Tuesday, August 31, 2010

Double Chocolate Zucchini Bread (cake?!)

I had this big zucchini sitting on my kitchen island, staring me in the face.  For a few days, I looked at it and said, "I know, I'll get around to you."  It intimidated me a little bit, actually.  Then the call came -- yesterday, my friend Joanne asked me if I could bake something for an impromptu going-away/baby shower for her friend Erica.  I said "sure" and she said "no, you don't have enough time" and I said "of course I do."  After all it was for Erica, a lovely soon-to-be Mom who's been great to work with.  I promised scones and zucchini bread.  I searched the internet for zucchini bread recipes, and there are a gazillion, so I decided to go home and open up my baking textbook, the bible of the best (or wanna-be-the-best) bakers, Cooks Illustrated's beautiful book, Baking Illustrated.  It was a gift to myself a few years ago, and as much as I love the internet for instant recipe gratification, it's good to hold a good, heavy book in my hands, to set it on my island opened to a recipe, and even to brush crumbs off a page.  It's like Baking 101, where I can study a paragraph three or four times and really get it without having to scroll up or scroll down. 

Anyway, my point is that old-school is sometimes better, and you can learn an awful lot from a real book, and with this baking book you get lessons based on research in Cooks Illustrated's kitchens, as well as the history and tradition surrounding the recipe (right up my academic alley).  They take one recipe and refine it to perfection before they publish it.  If you ever get a chance to catch their show Cooks Country on PBS (often on Sunday afternoons) it's worth watching.  Christopher Kimball and his staff explain why recipes do and don't work, and they tape their show in a real Vermont country farm house.  There's just so much that is real and authentic with CI and all they do -- it's a refreshing change-of-pace from the glitzy cooking shows populating cable TV.

I found BI's recipe for zucchini bread, and I altered it a bit.  I added chocolate in the form of Hershey's cocoa powder, and even more with mini chocolate chips.  I also added a tiny bit (a teaspoon) of dried Valencia orange peel, just because, but it doesn't have to go in there.  I personally love a little hint of orange in my chocolate.  Once the zucchini was grated and drained, it didn't seem to be that large a component in the bread/cake.  But, it's in there and you can feel good about it!

Here's my recipe for Double Chocolate Zucchini Bread, adapted from Baking Illustrated:

makes two loaves

Grease and flour two 9x5 loaf pans 

12 tablespoons softened butter
1 1/2 cups sugar
4 large eggs (OR for low-fat version, 3 egg whites and one egg, or equivalent in egg substitute - 1 c.)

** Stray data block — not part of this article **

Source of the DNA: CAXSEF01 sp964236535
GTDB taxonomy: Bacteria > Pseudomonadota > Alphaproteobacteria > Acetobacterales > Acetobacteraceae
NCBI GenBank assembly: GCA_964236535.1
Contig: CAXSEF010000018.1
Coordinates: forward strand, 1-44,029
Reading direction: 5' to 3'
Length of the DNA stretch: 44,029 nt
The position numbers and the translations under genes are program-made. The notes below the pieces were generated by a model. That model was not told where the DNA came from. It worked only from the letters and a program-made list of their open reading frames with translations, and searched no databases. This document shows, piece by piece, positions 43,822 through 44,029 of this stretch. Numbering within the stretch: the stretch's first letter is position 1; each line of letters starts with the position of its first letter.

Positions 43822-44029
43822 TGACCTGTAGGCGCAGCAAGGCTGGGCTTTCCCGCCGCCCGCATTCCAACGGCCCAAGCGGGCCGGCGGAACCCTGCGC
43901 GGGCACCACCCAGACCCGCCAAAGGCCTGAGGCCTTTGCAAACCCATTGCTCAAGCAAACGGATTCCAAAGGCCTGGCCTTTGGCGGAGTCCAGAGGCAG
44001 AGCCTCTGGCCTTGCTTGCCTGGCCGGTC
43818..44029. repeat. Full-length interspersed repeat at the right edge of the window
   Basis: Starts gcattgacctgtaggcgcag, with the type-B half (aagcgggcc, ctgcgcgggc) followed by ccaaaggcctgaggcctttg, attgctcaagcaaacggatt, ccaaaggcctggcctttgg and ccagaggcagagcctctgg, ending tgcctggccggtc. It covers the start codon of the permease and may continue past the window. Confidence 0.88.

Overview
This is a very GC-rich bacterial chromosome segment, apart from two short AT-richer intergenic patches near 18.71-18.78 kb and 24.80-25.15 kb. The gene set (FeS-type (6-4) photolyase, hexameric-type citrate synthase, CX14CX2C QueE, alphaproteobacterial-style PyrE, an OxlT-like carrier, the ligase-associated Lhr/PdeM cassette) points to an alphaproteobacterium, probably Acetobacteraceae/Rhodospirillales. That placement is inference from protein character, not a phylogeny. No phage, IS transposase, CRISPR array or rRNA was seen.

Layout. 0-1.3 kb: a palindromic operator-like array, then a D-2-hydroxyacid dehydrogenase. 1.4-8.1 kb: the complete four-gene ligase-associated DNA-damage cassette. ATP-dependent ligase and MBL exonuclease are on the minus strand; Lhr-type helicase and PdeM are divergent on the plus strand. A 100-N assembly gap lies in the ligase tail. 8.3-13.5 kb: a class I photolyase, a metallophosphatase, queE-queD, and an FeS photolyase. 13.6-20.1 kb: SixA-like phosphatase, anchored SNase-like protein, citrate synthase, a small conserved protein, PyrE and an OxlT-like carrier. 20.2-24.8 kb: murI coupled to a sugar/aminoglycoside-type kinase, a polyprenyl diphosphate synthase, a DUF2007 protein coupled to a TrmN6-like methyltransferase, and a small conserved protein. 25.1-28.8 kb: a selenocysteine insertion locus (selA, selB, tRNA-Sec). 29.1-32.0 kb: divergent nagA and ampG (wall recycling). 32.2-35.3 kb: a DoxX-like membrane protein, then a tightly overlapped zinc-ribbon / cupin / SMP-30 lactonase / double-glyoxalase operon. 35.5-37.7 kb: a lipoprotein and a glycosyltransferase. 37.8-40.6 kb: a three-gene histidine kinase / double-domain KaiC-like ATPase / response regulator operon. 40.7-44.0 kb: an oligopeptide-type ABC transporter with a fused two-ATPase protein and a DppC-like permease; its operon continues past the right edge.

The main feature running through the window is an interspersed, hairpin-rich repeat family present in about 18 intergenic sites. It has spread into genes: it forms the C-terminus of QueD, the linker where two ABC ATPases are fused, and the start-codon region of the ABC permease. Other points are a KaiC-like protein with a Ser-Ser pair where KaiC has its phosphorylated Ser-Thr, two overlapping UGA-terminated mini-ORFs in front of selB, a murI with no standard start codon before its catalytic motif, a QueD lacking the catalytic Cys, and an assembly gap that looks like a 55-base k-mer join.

3/4 c. sour milk (2 tbsp. vinegar and milk to make 3/4 c.) or buttermilk or plain yogurt
1/4 cup canola or vegetable oil
2 teaspoons vanilla
3 cups zucchini, grated, mixed w/ 2 tbsp. sugar, drained in colander for 30 minutes, excess moisture squeezed out (use large holes of a box grater, or shred in food processor)

3.5 cups flour
3/4 c. baking cocoa
2 teaspoons baking powder
2 teaspoons baking soda
1 teaspoon salt
(optional:  1 tablespoon fresh orange rind, grated, or 1 teaspoon dried)

1 cup chopped walnuts, toasted for 5 minutes, dry, over lowest heat setting until fragrant. 
1 cup mini chocolate chips (Regular chocolate chips are heavier and my drop to the bottom.  If you're using them, coat in flour first and then they'll suspend in the batter better.)

Beat butter with sugar until light and fluffy.  Add oil.  Beat in eggs, one at a time.  Add sour milk, vanilla, and zucchini.  Mix well.

In separate bowl, combine flour with cocoa, baking powder, soda, and salt. 

Mix flour mixture into butter mixture until everything is moistened and there are no dry parts visible.  Stir in walnuts and chocolate chips.

Oven 375 degrees

Spray, or grease and flour two 9x5 loaf pans.  Line bottom of pans with parchment or waxed paper (makes it easier to remove later).

Divide batter among loaf pans and bake at 375 until cake tests done - check at 40 minutes.  Cake is done when it springs back when lightly pressed in the middle, or when toothpick inserted comes out clean.

Let cool in pan for 10-15 minutes.  Turn out onto cooling rack to cool completely, and then wrap in saran wrap to keep cake moist.

Like all zucchini breads, this is made to be shared!


Photo:  by me

1 comment:

  1. Hi,

    I'm a student at Skidmore College in Anne Breznau's Blogging class, and I really love your blog. Every entry is not only informational but is also brought to life with an anecdote and personal narrative. It's really great.